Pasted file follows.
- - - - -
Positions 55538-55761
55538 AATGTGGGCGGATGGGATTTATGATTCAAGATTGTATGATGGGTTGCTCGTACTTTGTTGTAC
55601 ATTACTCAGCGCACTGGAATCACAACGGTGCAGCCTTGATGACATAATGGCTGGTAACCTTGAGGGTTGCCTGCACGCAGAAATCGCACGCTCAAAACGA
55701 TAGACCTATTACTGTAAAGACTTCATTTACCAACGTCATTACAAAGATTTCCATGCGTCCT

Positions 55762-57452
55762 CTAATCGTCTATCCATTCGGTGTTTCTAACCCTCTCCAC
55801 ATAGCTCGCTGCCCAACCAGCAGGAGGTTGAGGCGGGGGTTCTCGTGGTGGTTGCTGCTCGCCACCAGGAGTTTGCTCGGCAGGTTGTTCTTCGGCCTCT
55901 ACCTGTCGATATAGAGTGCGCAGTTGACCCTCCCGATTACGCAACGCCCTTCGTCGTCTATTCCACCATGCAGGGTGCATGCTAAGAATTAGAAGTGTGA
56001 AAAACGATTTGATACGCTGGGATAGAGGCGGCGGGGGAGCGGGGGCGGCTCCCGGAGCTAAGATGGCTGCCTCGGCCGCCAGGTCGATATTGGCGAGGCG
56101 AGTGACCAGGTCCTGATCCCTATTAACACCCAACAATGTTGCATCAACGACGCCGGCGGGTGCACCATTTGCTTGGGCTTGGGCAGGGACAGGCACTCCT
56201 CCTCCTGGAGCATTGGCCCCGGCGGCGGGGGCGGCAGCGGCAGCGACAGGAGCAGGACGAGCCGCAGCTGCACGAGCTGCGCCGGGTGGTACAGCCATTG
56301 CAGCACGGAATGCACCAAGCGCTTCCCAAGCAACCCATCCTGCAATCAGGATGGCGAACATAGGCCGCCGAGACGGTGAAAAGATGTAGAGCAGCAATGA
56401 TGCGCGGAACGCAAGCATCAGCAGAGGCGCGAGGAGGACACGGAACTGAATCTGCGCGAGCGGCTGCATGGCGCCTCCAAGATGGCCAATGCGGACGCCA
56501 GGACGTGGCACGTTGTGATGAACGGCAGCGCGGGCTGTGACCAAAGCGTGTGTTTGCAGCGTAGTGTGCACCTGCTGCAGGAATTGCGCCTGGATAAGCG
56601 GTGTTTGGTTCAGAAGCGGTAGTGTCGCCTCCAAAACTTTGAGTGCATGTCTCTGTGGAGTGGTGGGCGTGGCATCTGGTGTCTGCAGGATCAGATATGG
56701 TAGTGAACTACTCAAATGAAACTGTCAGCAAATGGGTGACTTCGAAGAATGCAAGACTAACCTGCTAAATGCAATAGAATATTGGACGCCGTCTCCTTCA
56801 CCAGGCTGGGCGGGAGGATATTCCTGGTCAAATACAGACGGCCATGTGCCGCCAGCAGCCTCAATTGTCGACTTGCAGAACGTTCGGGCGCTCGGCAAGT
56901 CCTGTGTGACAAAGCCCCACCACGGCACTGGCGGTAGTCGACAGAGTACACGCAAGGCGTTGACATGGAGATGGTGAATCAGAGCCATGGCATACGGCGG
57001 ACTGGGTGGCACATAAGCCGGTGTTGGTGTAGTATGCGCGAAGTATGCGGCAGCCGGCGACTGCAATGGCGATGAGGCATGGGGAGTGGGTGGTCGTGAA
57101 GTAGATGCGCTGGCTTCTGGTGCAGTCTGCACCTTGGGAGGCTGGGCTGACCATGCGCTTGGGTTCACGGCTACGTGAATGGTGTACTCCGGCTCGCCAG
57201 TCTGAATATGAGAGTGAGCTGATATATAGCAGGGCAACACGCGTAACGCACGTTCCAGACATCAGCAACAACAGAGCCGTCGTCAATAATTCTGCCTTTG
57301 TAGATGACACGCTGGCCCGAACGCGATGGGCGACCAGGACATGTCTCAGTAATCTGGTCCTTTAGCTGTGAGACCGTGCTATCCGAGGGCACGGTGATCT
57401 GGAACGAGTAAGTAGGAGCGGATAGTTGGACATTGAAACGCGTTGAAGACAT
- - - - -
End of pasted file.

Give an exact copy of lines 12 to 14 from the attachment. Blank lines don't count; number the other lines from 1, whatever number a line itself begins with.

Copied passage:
56301 CAGCACGGAATGCACCAAGCGCTTCCCAAGCAACCCATCCTGCAATCAGGATGGCGAACATAGGCCGCCGAGACGGTGAAAAGATGTAGAGCAGCAATGA
56401 TGCGCGGAACGCAAGCATCAGCAGAGGCGCGAGGAGGACACGGAACTGAATCTGCGCGAGCGGCTGCATGGCGCCTCCAAGATGGCCAATGCGGACGCCA
56501 GGACGTGGCACGTTGTGATGAACGGCAGCGCGGGCTGTGACCAAAGCGTGTGTTTGCAGCGTAGTGTGCACCTGCTGCAGGAATTGCGCCTGGATAAGCG